When Jacob Leffler decided to bury himself into Glenville history last year, he really started digging.
Now a junior at Scotia-Glenville Senior High, Leffler hit the books, surfed the internet and stared at microfilm. He also grabbed a shovel and a rake, and with the help of some fellow boy scouts, Leffler has resurrected a forgotten 19th century cemetery on Stone Arabia Road just off Route 5 west of Scotia.
It all started in September 2018 when Leffler, a member of Boy Scout Troop 3067, was looking for a project to help him get a step closer to becoming an Eagle Scout. His father, whose family has lived in the area on Washout Road in Glenville for five generations, remembered an old neglected cemetery just a few hundred yards west of his home.
"My father grew up around here and had relatives who lived in the house," said Leffler, referring to the home at the end of Stone Arabia Road now owned by Richard and Linda Lewis, who also own the property the cemetery is located on. "My dad was telling me about how the cemetery was run down, and I thought it would be a good Eagle Scout project. I checked it out and decided to do it."
Leffler checked with the Lewises, who just happened to be members of the Schenectady County Historical Society, and they thought it would be a great idea. Richard Lewis, a member of the board at the historical society, helped Leffler get started on the paperwork portion of the project by suggesting he visit the society's Grems-Doolittle Library.
"I went to the historical society and found out a lot about the cemetery, and learned that there had been a Eagle Scout project back in the 1970s that restored it," said Leffler. "When I first went to the cemetery, there wasn't a lot you could see. There were a lot of weeds growing."
There are five gravemarkers in the small cemetery, and while you can barely read the names on just two of them, Leffler was able to discern that the family name was Van Patten. While most of the physical rehab on the cemetery didn't begin until the spring of this year, Leffler spent much of the winter researching the Van Pattens, a name that dates back to the earliest days in Schenectady history. Steering him in the right direction through the shelves at the Grems-Doolittle Library was local attorney John Gearing, who introduced Leffler to two important 19th and early 20th Century Schenectady historians, Jonathan Pearson and Willis Hanson.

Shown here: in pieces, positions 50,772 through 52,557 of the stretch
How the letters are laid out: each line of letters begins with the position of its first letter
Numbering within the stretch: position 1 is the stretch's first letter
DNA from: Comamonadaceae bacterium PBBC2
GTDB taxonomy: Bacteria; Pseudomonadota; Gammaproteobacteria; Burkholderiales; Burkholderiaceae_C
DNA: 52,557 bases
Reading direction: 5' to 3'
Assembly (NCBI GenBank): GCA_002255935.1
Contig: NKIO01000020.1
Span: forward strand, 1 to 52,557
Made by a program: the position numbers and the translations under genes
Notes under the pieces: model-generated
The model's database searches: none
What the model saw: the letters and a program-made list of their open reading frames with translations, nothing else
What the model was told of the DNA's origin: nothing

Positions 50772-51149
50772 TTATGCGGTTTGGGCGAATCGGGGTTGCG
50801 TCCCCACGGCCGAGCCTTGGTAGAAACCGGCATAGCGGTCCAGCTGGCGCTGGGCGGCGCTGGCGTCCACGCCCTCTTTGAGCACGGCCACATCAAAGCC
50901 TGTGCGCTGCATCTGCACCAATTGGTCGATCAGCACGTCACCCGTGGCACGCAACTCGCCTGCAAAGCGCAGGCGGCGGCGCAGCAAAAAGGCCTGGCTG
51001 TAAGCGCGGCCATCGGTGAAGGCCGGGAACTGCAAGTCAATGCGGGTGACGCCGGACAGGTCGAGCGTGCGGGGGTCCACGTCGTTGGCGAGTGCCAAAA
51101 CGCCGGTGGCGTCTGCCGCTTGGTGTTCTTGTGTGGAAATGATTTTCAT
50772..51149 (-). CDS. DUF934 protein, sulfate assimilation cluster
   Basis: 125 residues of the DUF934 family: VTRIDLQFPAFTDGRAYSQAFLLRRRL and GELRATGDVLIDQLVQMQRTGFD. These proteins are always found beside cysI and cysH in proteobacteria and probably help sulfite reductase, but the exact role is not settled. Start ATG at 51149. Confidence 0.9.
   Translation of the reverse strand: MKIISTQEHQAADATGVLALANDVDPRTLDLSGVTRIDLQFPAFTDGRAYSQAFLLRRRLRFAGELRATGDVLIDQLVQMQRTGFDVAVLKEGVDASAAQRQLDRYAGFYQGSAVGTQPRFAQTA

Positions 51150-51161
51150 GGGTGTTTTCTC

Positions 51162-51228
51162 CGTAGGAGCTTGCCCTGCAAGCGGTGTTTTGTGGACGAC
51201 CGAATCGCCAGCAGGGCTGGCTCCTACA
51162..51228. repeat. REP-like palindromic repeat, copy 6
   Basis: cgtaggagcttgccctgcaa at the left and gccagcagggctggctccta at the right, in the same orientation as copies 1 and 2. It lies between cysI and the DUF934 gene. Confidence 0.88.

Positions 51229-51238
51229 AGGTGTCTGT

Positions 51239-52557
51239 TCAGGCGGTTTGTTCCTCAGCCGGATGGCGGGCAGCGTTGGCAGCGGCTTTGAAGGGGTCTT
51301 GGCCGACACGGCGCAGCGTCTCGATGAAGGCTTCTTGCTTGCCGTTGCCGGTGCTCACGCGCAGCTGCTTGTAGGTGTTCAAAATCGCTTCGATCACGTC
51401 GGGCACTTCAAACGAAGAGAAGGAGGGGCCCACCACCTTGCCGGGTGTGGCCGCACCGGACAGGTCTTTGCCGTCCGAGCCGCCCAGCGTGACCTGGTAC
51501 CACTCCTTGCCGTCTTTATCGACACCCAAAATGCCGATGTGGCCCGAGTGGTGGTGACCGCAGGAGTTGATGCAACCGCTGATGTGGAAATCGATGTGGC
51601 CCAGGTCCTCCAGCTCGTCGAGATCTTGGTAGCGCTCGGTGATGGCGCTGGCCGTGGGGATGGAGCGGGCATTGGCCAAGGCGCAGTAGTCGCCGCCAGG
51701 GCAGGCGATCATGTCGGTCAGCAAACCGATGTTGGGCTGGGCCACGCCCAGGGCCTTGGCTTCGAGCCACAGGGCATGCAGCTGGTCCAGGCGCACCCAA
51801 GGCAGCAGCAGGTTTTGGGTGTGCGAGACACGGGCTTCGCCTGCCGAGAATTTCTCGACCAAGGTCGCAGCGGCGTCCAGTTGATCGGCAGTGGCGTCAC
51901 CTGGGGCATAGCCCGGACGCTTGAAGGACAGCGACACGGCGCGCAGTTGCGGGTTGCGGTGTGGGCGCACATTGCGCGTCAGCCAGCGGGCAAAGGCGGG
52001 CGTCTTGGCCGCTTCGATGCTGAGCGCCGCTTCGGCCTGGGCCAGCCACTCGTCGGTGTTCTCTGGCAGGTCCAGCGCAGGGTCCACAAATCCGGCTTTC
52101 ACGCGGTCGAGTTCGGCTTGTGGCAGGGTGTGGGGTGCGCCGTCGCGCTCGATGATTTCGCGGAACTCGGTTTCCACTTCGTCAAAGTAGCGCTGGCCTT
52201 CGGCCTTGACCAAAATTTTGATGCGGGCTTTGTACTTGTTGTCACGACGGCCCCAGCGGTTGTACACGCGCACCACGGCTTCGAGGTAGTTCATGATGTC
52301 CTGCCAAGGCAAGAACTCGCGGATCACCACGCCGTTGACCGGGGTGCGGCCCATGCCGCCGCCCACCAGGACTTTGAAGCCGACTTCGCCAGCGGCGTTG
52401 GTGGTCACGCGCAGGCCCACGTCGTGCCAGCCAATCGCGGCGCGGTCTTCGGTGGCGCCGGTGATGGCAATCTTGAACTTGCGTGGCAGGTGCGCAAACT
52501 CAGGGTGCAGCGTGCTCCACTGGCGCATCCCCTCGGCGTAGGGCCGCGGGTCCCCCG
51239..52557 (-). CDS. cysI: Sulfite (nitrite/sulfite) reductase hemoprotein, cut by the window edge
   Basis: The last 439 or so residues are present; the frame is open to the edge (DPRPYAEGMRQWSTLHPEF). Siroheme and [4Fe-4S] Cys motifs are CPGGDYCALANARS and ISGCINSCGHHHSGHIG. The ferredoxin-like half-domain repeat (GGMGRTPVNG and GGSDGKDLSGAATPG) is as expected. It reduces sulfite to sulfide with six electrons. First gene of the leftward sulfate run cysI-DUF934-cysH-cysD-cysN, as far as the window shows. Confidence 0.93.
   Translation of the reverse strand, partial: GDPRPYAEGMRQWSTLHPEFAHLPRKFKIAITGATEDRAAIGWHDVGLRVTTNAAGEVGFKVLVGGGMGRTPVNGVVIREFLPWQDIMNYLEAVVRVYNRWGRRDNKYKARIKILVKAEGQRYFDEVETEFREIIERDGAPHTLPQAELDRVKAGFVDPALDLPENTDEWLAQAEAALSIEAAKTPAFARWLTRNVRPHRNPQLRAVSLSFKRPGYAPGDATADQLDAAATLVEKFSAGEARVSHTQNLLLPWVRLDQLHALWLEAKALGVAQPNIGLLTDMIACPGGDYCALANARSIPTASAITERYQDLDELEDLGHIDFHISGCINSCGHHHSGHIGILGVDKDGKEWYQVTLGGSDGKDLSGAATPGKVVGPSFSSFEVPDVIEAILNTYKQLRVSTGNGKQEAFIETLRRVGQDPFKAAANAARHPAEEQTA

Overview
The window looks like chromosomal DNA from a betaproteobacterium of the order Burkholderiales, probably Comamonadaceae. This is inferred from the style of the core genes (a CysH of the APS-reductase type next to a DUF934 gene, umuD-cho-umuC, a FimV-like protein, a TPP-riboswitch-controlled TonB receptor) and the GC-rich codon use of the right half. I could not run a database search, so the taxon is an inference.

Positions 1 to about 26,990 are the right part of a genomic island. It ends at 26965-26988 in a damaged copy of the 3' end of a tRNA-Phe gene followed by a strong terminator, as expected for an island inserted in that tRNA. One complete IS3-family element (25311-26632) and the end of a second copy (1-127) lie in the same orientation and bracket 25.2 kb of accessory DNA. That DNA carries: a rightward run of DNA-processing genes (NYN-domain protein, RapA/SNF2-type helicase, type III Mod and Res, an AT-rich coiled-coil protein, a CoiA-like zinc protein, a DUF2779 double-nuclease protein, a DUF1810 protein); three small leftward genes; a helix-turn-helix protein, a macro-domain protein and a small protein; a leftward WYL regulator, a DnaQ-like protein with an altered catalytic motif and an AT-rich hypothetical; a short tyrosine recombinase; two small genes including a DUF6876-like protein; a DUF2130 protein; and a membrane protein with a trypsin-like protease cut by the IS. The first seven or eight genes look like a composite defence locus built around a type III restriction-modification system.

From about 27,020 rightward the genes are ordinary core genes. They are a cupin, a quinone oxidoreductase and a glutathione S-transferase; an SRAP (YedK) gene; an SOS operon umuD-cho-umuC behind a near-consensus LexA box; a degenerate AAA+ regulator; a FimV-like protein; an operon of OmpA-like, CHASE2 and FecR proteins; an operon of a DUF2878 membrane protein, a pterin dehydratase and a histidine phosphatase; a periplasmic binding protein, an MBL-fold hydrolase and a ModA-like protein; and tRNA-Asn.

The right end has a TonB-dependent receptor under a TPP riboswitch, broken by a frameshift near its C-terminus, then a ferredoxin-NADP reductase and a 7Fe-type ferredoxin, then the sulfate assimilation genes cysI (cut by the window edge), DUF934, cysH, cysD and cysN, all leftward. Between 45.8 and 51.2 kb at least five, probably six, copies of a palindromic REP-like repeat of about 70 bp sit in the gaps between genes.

"I met with Jacob at the historical society library and showed him how to use Pearson's books and Hanson's "Schenectady in the Revolution" to find out more about the people buried in the cemetery," said Gearing, who is finishing up his own book, "Schenectady Genesis: Volume Two," which should be published in 2020.
Gearing said Leffler's work, both in the library and at the cemetery, was quite commendable.
"He did an excellent job of cleaning up the site, taking steps to protect the stones from encroaching vegetation, putting up fencing, and erecting the informational plaque," said Gearing, who. like Lewis. is a SCHS trustee. "The stones had already fallen and I think Jacob used good judgement in deciding not to stand them up again, as they could have broken in the attempt. If it were a school project, I wouldn't hesitate to give him an A plus."
Leffler quickly points out that he got plenty of help from his parents, his fellow scouts, and their parents as well.
"It really wasn't that challenging, and we had plenty of good workers, including other scouts and their families," said Leffler. "We usually spent a couple of hours there once a week, sometimes twice a week. We got started in April, as soon as the ground got hard enough, and we were done about two weeks before school started."
Along with clearing away the brush and pulling up weeds, Leffler's crew put up a new sign and a black metal fence around the cemetery.
"It took us around 90 hours," said Leffler. "We dug down about four inches, put down some landscaping paper to prevent the weeds from coming back, and then added small stones over the paper to really stop the weeds from growing back. There are five markers, and in the sixth box we just added some different headstone pieces that were just lying around."
Buried in the cemetery are Jesse Cornelius Van Patten (1803-1845), his wife Rebecca, their two children, John and Jane, and another family member also named John.
"The two children, John and Jane, only lived to be about a year old," said Leffler. "The other grave is another John, and we're not sure who he was. It was a good project and a lot of fun to do the research. I was happy to be able to do it."
Linda Lewis was also happy to have Leffler do the work.
"He got in contact with us and absolutely, we thought it would be a great idea," she said. "He did a great job of organizing everyone and getting the work done. The cemetery looks great, and he's a very nice young man."
A ceremony marking the occasion will be held Saturday at 10:30 a.m. at the cemetery.